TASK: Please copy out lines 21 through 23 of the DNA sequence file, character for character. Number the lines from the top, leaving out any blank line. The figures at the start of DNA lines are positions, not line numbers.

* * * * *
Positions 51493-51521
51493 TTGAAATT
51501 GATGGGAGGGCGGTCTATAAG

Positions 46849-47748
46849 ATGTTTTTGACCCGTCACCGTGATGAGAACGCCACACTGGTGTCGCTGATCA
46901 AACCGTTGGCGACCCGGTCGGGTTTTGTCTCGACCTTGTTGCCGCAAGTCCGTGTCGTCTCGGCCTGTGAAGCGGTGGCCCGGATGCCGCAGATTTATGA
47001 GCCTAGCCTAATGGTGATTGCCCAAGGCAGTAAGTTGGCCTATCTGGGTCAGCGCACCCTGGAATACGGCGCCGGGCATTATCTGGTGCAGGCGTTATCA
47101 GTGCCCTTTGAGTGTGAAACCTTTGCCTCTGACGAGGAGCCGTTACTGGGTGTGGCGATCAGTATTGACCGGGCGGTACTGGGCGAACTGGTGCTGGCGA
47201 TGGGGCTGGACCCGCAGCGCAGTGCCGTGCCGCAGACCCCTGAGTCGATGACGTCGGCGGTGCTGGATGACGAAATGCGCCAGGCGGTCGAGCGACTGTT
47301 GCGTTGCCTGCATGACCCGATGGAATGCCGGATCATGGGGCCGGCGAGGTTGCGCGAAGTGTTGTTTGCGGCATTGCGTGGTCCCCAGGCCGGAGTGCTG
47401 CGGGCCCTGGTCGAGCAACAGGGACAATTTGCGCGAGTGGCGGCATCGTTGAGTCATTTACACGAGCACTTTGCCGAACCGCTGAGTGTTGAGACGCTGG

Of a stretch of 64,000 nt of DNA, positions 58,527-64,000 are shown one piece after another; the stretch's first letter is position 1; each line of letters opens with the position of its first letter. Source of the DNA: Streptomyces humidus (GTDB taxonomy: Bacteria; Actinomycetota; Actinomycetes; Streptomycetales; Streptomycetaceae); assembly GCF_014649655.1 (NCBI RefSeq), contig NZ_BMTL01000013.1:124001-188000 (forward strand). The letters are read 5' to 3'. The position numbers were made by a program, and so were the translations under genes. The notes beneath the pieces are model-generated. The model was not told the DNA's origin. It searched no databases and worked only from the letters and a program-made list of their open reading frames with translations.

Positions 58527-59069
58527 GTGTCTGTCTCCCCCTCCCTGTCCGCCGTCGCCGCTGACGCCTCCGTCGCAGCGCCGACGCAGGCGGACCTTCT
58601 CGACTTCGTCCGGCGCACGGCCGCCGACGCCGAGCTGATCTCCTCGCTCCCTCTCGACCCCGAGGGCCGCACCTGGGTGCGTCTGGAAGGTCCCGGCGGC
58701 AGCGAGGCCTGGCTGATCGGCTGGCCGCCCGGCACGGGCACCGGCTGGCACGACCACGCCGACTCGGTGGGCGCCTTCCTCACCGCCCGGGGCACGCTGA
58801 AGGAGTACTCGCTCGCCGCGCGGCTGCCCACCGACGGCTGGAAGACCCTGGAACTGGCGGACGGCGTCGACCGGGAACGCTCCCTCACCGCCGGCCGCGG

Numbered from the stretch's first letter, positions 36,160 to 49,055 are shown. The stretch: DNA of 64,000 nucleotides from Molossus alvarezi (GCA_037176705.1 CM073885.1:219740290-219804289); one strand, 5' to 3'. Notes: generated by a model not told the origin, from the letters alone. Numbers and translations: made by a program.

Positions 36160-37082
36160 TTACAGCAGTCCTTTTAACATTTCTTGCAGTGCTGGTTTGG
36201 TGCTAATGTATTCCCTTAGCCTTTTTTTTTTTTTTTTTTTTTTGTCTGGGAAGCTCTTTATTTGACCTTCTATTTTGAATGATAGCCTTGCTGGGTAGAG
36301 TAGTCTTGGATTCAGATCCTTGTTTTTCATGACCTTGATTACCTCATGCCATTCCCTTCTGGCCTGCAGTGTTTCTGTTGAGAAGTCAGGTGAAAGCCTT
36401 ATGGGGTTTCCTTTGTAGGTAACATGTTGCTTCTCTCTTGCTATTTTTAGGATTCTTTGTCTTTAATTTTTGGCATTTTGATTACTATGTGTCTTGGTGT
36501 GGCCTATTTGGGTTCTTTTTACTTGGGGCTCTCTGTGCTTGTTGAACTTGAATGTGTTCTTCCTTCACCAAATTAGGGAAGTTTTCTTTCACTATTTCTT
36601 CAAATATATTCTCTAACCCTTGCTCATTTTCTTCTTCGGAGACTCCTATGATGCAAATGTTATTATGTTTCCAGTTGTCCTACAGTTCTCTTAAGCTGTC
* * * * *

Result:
36201 TGCTAATGTATTCCCTTAGCCTTTTTTTTTTTTTTTTTTTTTTGTCTGGGAAGCTCTTTATTTGACCTTCTATTTTGAATGATAGCCTTGCTGGGTAGAG
36301 TAGTCTTGGATTCAGATCCTTGTTTTTCATGACCTTGATTACCTCATGCCATTCCCTTCTGGCCTGCAGTGTTTCTGTTGAGAAGTCAGGTGAAAGCCTT
36401 ATGGGGTTTCCTTTGTAGGTAACATGTTGCTTCTCTCTTGCTATTTTTAGGATTCTTTGTCTTTAATTTTTGGCATTTTGATTACTATGTGTCTTGGTGT